Millet is a healthy whole grain that is naturally gluten free and easy to digest. It is not often eaten in our country, but is readily available in natural food stores. Millet is very inexpensive and cooks up in less than 30 minutes. I started experimenting with millet when I began working at Mother Earth’s. I wanted to create tasty and healthy dishes with this nutritious and affordable ingredient. In the last few years I have come up with several recipes, which I have prepared for our customers several times–so I figured it was time for a new one. Black beans were on sale this month along with the millet–and so inspired the creation of this dish. This recipe is mild, so if you like spice–add more!
1 cup uncooked millet—rinsed
2 cups water
1 vegetable bouillon cube (or 1 tsp. salt)
2 tsp. chili powder (or to taste)
2 Tbs. olive oil (or your favorite cooking oil)
1 Tbs. minced garlic
½ cup chopped onions
2-3 cups finely chopped greens (kale, chard, spinach, etc)
1 cup cooked black beans
½ cup cooked corn
1 Tbs. chopped fresh cilantro
Put water, bouillon, and chili powder into a medium size saucepan. Bring to a boil. Add millet. Cover and return to a boil, then reduce heat to medium low. Cook until done (approx. 20-25 minutes). Keep covered; millet will soften. Set aside. Heat oil in a sauté pan over medium heat. Add onions and garlic. Cook briefly, then add the greens. Cook until tender (adding a little water if needed—but be sure that all water is evaporated before adding to the millet). Fluff the millet and then add the veggies. Stir to combine. Toss in remaining ingredients. Serve warm, hot or at room temperature.
Health Benefits of Millet
Millet provides a host of nutrients, has a sweet nutty flavor, and is considered to be one of the most digestible and non-allergenic grains available. It is one of the few grains that is alkalizing to the body.
- Millet is alkaline and it digests easily.
- Millet will hydrate your colon to keep you from being constipated.
- Millet acts as a prebiotic feeding microflora in your inner ecosystem.
- The serotonin in millet is calming to your moods.
- Millet is a smart carb with lots of fiber and low simple sugars. Because of this it has a relatively low glycemic index and has been shown to produce lower blood sugar levels than wheat or rice.
- Magnesium in millet can help reduce the effects of migraines and heart attacks.
- Niacin (vitamin B3) in millet can help lower cholesterol.
- Millet consumption decreases triglycerides and C-reactive protein. Scientists in Seoul, South Korea concluded that millet may be useful in preventing cardiovascular disease.
- All millet varieties show high antioxidant activity.
- Millet is gluten-free and non-allergenic. A great grain for sensitive individuals.
- Millet’s high protein content (15 percent) makes is a substantial addition to a vegetarian diet.
Health Benefits Black Beans
Black beans are very high in fiber, folate, protein, and antioxidants, along with numerous other vitamins and minerals. Black beans make a complete protein when paired with brown rice, which is often why they are so commonly included in a vegetarian diet.
Digestive Tract Benefits
The high quantity of both protein and fiber in black beans help to move food through the stomach to the large intestine at a healthier pace. This keeps any one part of the digestive tract from having to work too hard and supports the ideal balance of chemicals and populations of microorganisms required for a healthy digestive system.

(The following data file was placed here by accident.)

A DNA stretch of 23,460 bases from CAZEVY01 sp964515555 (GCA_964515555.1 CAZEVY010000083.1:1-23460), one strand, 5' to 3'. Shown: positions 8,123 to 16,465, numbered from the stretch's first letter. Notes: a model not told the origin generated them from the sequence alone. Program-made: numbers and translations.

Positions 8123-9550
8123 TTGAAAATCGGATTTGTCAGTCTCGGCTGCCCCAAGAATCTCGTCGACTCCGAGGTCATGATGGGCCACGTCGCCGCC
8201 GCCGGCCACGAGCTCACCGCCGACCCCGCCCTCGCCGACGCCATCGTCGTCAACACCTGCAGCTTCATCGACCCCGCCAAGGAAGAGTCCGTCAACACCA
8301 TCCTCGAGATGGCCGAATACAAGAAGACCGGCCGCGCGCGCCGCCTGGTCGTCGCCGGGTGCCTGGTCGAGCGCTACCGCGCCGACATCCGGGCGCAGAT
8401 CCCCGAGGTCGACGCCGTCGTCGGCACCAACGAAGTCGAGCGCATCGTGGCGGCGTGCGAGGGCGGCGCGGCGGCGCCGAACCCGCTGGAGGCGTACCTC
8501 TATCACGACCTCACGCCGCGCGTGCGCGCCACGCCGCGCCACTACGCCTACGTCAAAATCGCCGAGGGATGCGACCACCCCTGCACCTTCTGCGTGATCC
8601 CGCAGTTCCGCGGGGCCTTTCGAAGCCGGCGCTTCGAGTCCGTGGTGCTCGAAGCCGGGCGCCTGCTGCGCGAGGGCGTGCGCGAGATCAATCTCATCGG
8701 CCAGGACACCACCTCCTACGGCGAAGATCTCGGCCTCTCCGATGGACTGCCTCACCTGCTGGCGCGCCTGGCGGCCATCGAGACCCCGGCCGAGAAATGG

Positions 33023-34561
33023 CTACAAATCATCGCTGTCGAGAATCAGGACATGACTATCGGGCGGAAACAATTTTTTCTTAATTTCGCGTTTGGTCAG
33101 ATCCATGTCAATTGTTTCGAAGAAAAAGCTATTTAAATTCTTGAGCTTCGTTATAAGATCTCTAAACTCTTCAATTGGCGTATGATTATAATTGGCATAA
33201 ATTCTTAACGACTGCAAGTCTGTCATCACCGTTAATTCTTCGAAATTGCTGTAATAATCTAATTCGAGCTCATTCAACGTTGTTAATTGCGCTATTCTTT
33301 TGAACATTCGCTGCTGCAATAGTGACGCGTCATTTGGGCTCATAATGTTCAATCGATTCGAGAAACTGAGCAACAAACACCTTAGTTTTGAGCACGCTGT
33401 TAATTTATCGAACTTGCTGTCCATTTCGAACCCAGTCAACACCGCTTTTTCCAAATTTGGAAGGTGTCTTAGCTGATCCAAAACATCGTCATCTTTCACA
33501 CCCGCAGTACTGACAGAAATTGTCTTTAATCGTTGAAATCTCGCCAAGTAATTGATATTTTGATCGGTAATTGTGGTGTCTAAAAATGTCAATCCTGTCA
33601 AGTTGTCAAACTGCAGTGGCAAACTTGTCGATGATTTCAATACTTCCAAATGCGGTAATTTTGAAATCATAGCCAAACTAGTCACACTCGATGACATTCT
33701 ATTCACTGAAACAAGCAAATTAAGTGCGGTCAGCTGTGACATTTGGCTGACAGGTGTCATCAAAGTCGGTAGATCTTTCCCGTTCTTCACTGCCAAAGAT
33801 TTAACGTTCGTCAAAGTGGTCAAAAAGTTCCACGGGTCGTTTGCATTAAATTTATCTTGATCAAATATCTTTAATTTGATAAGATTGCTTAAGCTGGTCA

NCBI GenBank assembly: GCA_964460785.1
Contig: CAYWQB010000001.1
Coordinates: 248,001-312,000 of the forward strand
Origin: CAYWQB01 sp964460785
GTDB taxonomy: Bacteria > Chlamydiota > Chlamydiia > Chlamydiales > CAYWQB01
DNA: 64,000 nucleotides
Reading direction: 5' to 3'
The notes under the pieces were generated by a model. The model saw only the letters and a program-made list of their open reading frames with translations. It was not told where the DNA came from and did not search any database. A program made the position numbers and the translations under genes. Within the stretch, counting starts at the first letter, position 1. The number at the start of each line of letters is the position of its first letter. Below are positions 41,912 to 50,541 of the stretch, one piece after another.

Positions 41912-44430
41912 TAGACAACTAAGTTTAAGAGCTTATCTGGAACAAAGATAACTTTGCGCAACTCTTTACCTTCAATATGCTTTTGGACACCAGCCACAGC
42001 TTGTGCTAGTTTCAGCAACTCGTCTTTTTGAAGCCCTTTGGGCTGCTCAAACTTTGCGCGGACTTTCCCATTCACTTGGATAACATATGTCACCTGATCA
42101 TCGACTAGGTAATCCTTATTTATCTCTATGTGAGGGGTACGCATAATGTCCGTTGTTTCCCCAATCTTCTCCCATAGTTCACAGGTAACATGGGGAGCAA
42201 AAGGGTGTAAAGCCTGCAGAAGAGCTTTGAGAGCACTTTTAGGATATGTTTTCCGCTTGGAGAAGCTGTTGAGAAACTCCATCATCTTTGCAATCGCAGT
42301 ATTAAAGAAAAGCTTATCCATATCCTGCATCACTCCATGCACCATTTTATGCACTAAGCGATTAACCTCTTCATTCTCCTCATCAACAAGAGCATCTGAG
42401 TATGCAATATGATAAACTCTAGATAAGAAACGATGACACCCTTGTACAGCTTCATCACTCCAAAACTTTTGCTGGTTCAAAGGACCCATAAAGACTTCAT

Blood Sugar Regulation
The steady movement of protein and fiber through the digestive system allows for a measured breakdown of food into its component parts. This even breakdown of food helps to curtail extremes regarding simple sugar uptake from the digestive tract. An excess of simple sugar uptake all at once can produce an unwanted blood sugar spike. A lack of simple sugar uptake may produce a rapid blood sugar drop. Either extreme can upset blood sugar balance. The quantity of fiber and protein in black beans helps avoid both extremes.
Black beans are abundant in soluble fiber, which is specifically the type of fiber that has been found very helpful in lowering blood cholesterol levels. Lowered risks of coronary heart disease and heart attack have both been associated with increased consumption of soluble fiber, particularly from legumes. Black beans are also high in folate and magnesium, both nutrients highly associated with preservation of cardiovascular health, and the antioxidant minerals zinc and manganese.
Cancer Prevention Considering that black beans contain at least 8 different flavonoids with enormous antioxidant potential, and their high content of phytochemicals, it’s hardly surprising that studies have connected black bean consumption with reduced risk of certain cancers. Recent studies have suggested considerable effectiveness against colon adenoma, a non-cancerous tumor that can progress into colon cancer.
Nervous System Health
Folate, or vitamin B6, is particularly abundant in black beans. The nervous system relies on folate to produce the amino acids it needs to function. For pregnant women a deficiency in folate can cause the improper development of the fetus’s brain and spinal cord. The high iron content of black beans is also particularly beneficial to pregnant women.